Thirty-five students from Westville Boys’ School in Wandsbeck, South Africa visited the Upper School for two hours Oct. 6 as part of a two-week-long California college tour.
The Westfield Boys’ School is a member of the World Leading Schools Association, of which Harvard-Westlake is a founding member. WLSA promotes educational and cultural exchange between member schools, Director of External Learning Jim Patterson said.
“I wanted an opportunity for Harvard-Westlake students to genuinely interact with students from a different background,” Patterson said. “Anytime we bring students from abroad to Harvard-Westlake, you have the opportunity to really understand what it is like to grow up in a different part of the world.”
When the students arrived at the Upper School, Father J. Young, Dean of Student Affairs Jordan Church and Patterson met them and gave them an overview of Harvard-Westlake life from the perspective of the faculty and administration.
“I will say that the norms are very different between Westfield Boys’ School and Harvard-Westlake School,” Patterson said. “They have more rules regarding dress and appearance than we do here.”
“Obviously, they have uniforms and they have regulations regarding how short their hair must be, and things like that are just completely different than the norms that we have here at Harvard-Westlake,” he said.
The students went on tours led by Benny Weisman ’15, Sarah McAllister ’15 and David Seo ’16 that ended with a student-run panel in Ahmanson Lecture Hall.
“They were definitely more hesitant to be verbal,” Weisman said. “I’m not sure if that’s because I was touring them or because they were used to being under command.”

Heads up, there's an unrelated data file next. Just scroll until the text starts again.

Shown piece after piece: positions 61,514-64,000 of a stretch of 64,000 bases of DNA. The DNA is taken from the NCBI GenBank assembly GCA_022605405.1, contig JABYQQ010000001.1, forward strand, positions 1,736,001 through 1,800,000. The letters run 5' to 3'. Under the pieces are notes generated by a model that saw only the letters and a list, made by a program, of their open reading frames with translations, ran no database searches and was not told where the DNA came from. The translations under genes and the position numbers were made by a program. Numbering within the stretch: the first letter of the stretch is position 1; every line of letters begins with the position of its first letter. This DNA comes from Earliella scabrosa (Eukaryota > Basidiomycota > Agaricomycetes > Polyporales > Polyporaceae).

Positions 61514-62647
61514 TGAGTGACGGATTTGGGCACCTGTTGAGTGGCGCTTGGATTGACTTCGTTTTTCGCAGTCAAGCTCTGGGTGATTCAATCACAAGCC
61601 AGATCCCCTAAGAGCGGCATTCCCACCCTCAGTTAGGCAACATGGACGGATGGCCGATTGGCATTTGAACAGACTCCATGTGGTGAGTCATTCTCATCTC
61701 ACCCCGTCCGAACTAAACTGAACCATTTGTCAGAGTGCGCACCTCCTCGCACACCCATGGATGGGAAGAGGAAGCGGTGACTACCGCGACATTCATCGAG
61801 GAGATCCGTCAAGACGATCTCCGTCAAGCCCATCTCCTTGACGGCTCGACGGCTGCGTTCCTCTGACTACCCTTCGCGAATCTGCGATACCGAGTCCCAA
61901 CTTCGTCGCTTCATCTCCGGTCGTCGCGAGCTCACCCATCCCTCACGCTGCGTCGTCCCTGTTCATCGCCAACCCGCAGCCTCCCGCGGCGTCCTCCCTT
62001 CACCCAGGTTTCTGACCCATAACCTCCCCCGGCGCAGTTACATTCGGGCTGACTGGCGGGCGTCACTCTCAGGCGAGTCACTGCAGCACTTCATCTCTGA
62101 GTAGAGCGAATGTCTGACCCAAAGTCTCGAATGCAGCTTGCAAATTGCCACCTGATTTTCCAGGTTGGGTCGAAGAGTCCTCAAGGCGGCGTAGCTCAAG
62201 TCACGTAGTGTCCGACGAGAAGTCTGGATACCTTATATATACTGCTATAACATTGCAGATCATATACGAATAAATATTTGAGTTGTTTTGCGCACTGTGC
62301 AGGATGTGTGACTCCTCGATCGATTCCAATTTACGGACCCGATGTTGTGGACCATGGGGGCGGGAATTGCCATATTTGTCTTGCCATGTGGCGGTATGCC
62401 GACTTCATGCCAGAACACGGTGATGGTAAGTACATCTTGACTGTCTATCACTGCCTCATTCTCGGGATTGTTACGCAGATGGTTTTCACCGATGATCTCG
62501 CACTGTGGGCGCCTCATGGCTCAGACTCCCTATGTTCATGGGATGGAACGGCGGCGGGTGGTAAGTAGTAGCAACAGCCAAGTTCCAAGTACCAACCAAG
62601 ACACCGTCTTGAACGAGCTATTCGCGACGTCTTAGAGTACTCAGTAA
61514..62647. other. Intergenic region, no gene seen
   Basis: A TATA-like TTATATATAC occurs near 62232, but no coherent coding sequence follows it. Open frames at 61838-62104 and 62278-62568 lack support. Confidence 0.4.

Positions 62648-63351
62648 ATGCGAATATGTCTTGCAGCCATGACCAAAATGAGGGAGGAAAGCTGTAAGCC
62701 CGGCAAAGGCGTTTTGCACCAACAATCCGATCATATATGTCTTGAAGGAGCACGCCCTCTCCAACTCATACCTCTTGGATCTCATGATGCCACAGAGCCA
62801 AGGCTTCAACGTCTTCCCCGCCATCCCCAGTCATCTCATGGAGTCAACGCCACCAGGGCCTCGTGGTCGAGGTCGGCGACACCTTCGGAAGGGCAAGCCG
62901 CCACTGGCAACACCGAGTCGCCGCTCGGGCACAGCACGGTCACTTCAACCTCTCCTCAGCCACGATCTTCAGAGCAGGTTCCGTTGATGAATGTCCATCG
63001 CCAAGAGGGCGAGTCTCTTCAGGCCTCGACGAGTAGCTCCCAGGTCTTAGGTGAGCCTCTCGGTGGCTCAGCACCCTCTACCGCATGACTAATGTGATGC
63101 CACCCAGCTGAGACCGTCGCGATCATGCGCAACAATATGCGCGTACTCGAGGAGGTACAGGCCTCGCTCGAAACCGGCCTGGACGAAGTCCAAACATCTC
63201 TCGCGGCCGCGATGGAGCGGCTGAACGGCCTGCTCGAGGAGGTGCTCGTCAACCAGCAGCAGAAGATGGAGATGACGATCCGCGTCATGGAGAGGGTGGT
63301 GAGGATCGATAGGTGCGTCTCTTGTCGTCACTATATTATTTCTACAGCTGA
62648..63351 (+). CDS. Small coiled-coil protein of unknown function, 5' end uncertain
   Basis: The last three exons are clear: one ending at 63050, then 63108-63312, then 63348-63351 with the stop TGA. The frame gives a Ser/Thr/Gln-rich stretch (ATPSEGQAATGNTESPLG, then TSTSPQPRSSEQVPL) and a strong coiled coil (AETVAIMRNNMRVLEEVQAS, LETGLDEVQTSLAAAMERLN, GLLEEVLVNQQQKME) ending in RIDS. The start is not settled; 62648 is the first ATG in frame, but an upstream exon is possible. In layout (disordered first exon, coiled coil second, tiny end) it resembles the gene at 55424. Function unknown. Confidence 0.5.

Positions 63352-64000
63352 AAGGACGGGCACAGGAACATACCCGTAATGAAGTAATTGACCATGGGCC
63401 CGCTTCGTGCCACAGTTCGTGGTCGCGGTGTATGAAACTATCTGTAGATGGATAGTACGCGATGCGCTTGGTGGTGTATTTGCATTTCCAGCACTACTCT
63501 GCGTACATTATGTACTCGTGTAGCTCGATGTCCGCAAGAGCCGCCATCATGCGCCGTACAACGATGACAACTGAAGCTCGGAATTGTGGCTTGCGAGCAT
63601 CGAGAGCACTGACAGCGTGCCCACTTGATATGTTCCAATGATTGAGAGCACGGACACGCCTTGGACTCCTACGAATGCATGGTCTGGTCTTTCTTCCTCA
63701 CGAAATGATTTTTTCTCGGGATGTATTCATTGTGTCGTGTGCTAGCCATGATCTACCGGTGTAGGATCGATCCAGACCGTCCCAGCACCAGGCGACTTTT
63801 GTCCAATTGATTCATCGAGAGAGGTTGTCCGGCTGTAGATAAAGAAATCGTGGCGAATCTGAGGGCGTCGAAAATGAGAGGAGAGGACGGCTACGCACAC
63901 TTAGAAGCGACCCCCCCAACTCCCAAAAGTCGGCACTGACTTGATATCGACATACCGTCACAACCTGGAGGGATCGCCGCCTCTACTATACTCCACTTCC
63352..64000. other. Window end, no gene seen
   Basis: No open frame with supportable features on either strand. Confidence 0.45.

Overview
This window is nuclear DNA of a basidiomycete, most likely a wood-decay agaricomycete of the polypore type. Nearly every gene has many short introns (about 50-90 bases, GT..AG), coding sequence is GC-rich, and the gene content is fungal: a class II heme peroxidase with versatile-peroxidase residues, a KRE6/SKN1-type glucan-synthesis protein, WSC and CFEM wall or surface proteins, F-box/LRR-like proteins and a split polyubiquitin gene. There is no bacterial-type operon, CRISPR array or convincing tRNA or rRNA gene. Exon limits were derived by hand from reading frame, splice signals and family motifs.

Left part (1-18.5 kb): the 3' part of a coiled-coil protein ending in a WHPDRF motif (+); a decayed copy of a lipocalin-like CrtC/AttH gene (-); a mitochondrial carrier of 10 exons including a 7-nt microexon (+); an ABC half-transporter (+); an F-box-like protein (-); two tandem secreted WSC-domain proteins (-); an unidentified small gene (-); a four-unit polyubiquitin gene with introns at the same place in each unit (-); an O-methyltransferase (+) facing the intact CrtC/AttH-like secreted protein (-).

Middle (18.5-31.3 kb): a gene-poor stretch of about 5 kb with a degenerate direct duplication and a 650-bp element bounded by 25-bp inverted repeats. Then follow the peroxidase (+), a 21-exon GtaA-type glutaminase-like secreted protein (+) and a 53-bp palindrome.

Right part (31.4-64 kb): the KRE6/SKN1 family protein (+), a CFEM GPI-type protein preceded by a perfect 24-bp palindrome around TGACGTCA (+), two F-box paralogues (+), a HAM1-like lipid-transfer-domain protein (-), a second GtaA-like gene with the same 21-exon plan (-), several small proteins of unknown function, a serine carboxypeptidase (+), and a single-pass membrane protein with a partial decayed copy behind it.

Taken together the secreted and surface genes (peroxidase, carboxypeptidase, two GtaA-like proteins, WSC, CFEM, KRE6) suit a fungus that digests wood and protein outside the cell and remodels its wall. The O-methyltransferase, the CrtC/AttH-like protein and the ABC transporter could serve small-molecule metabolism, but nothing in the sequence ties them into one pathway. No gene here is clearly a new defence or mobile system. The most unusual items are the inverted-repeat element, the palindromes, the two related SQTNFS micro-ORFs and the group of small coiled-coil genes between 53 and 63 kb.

The students talked with the eight members of the panel about various aspects of Harvard-Westlake life, including Peer Support, the private taxi service Uber and differences between life in Los Angeles and life in South Africa.
“Initially they were pretty shy, so we were asking them questions to get them going,” panelist Nina Woythaler ’16 said. “They seemed to have some pretty rigid stereotypes about football players and cheerleaders, so we spent some time trying to dispel that. But other than that, none of this seemed that foreign to them.”
After the panel, the students left Harvard-Westlake to go to Universal Studios.
“It was actually quite a short visit,” Patterson said. “They just wanted to spend time on a high school campus in the United States when they were here.”
During the rest of their tour, the students visited colleges, including UC Berkeley and UCSD.
“Harvard[-Westlake] is a very nice school,” a Westfield student said. “I enjoyed visiting and learning different things and seeing different people.”
The day after their visit, the students visited UCLA.
“Two hours was not adequate at all,” Patterson said. “But you do what you can with the constraints that you are given. I’m sure they got a lot out of it.”